The following temporal parameters were measured (Fig. 4A): 1) the RT, defined as the delay between the target appearance and the onset of the first voluntary EMG activity, 2) the movement time (MT), defined as the period of time between the voluntary EMG onset and the entry of the cursor into the target provided that it remained on the target at least for 700 ms, and 3) the onset time of the agonist, antagonist, and the mean onset time of the 2 stabilizer muscles (Hoffman and Strick 1999).

Additionally, we also measured the following kinematic parameters: 1) the total distance traveled by the wrist during MT and computed as follows: 

graphic
where FE and RU were, respectively, the wrist positions along the FE and RU axes; 20 degrees being the shortest distance between the screen center and any peripheral target. 2) The peak velocity of wrist movements and 3) its time of occurrence. 4) An index of trajectory linearity, named the displacement ratio (DR), estimated by computing the ratio between the actual wrist path length and the shortest distance between the starting and movement end point; a straight wrist displacement, without overshooting, would give a unitary DR value. 5) The initial movement direction was determined by computing the direction of the velocity vector at the acceleration peak, which occurred about 80 ms (78.4 ± 18.2 ms, mean ± SD) after movement onset, before any visual feedback could take place (Prablanc and Martin 1992). 6) The error in the initial movement direction relative to the target, defined as the absolute value of the difference between the initial movement direction and the target direction.

Statistical Analysis

Three-way ANOVAsRM were performed on each movement parameter with TMS (sham or TMS) DELAY (100 or 200 ms), and TARGET location as within-subject factors. One-way ANOVAsRM with BIN as within-subject factor were also performed to determine the time course of iM1 contribution to step-tracking movements. Post hoc tests were performed when required and corrected for multiple comparisons (Bonferroni). Data were considered significantly different for corrected P values < 0.05. In order to compute correlations (Pearson procedure), the influence of TMS on movement parameters was expressed as a percentage of control values (TMS/Sham × 100).

Results

Effect of iM1 Virtual Lesion on Grip-Lift Movements

All control values of grip-lift movements are given in Table 1, and a typical example is shown in Figure 3A. It is well known that a parallel increase in both GF and LF is critical when performing grip-lift movements, leading to a tight synergy between the grip and lift phases (Johansson and Westling 1984). This synergy is evidenced by a high correlation coefficient between dGF/dt and dLF/dt, that unveils the similarity between GF and LF, and a minimal timeshift, which indicates a tight temporal coupling between GF and LF (Duque and others 2003). Disrupting the activity of iM1 altered dramatically grip-lift movements, as shown in Figure 3B (see also Table 1). Indeed, a virtual lesion of iM1 led to a significant decrease in both the preloading and loading phase durations (ANOVAsRM, all F > 6.24, all P < 0.02) and to a higher peak value for both dGF/dt and dLF/dt (all F > 4.54, all P < 0.03). In addition, following TMS of iM1, we found that the peak of dLF/dt occurred later when compared with controls (F = 5.21, P = 0.002), whereas the time to peak of dGF/dt was unchanged (F < 1). It is noteworthy, however, that this later dLF/dt peak was systematically preceded by a smaller peak in dLF/dt (Fig. 3B). As further indicated by a lower correlation between dGF/dt and dLF/dt (F = 10.56, P < 0.001, see Fig. 3B) and a much longer timeshift (F = 4.52, P = 0.021) than in controls, we can conclude that a virtual lesion of iM1 altered the overall grip-lift synergy.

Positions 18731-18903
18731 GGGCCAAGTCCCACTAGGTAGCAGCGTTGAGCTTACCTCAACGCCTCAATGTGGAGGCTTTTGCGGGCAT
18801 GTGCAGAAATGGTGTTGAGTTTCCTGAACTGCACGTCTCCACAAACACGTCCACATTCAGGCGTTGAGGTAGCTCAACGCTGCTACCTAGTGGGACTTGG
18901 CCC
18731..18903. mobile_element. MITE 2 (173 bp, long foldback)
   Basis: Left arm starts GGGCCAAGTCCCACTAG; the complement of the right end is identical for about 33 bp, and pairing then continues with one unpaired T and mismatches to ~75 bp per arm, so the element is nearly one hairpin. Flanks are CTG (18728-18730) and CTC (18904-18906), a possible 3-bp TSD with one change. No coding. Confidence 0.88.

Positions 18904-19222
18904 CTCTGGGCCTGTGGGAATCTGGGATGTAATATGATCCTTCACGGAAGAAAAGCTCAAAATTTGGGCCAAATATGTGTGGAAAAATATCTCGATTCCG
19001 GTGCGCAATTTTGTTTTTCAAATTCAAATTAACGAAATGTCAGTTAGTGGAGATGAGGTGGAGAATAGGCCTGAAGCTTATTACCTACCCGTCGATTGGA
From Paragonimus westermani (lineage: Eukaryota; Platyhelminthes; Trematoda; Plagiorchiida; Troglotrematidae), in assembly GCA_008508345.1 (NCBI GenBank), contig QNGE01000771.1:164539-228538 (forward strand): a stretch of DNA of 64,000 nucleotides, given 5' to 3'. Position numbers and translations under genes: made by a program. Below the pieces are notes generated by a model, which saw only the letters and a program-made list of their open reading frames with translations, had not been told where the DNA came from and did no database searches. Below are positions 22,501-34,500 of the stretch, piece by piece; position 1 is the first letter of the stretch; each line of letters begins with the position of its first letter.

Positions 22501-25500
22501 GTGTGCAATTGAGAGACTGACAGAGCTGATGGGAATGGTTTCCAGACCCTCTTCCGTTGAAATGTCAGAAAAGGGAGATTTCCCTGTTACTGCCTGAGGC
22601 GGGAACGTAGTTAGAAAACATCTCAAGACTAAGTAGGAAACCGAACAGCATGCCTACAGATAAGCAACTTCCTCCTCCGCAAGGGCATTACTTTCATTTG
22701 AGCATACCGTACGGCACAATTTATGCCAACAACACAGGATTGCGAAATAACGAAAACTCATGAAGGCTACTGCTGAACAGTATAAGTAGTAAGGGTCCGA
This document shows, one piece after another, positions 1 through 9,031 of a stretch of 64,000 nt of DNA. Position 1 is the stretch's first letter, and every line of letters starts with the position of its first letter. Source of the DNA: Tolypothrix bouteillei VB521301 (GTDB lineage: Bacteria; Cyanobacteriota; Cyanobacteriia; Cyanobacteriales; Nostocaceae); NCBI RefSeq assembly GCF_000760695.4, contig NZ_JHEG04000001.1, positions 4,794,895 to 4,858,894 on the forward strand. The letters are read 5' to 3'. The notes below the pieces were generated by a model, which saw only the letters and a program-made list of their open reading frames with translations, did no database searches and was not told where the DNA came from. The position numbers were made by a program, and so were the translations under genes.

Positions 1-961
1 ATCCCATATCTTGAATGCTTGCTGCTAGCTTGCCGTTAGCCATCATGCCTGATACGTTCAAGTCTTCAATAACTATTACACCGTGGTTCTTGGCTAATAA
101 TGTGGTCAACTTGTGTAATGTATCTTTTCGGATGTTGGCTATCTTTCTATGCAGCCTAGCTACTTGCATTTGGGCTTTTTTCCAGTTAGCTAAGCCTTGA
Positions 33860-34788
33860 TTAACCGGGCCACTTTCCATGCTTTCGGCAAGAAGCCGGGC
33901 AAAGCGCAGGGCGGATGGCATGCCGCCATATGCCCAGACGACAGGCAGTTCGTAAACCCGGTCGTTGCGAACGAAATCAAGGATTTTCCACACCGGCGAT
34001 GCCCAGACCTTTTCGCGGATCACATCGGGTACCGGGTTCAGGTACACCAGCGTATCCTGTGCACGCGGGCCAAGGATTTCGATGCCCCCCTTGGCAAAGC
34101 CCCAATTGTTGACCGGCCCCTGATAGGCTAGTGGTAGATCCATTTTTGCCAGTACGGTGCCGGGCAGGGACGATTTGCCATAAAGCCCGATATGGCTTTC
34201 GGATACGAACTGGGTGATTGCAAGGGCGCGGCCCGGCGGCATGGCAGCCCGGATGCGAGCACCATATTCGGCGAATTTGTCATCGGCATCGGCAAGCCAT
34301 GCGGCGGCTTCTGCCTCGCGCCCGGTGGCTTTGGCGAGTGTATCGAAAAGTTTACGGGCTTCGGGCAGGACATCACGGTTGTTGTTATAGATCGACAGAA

Figure 3

(A) Control recordings of different grip-lift task parameters, namely (from top to bottom), GF and LF, their first derivatives (dGF/dt and dLF/dt) and the EMG activity of the 1DI, the APB, and the BrR. T0–T1 and T1–T2 cursors delimit the preloading and loading phases, respectively. The white arrowheads indicate the EMG onset for each muscle in this particular trial. All traces were aligned on the GO signal. The inset shows the cross-correlation function computed between dGF/dt and dLF/dt (see Methods); T is the timeshift and r the cross-correlation coefficient. (B) Effect of TMS applied over iM1 on a grip-lift movement. Same conventions as in (A). White arrowheads show the EMG onset times of the above control trial. TMS of iM1 yielded a decrease of the preloading and loading phase durations together with a reduced 1DI–BrR recruitment delay, whereas the time to peak dLF/dt and the timeshift increased. This resulted in a smaller cross-correlation coefficient.

Figure 3

(A) Control recordings of different grip-lift task parameters, namely (from top to bottom), GF and LF, their first derivatives (dGF/dt and dLF/dt) and the EMG activity of the 1DI, the APB, and the BrR. T0–T1 and T1–T2 cursors delimit the preloading and loading phases, respectively. The white arrowheads indicate the EMG onset for each muscle in this particular trial. All traces were aligned on the GO signal. The inset shows the cross-correlation function computed between dGF/dt and dLF/dt (see Methods); T is the timeshift and r the cross-correlation coefficient. (B) Effect of TMS applied over iM1 on a grip-lift movement. Same conventions as in (A). White arrowheads show the EMG onset times of the above control trial. TMS of iM1 yielded a decrease of the preloading and loading phase durations together with a reduced 1DI–BrR recruitment delay, whereas the time to peak dLF/dt and the timeshift increased. This resulted in a smaller cross-correlation coefficient.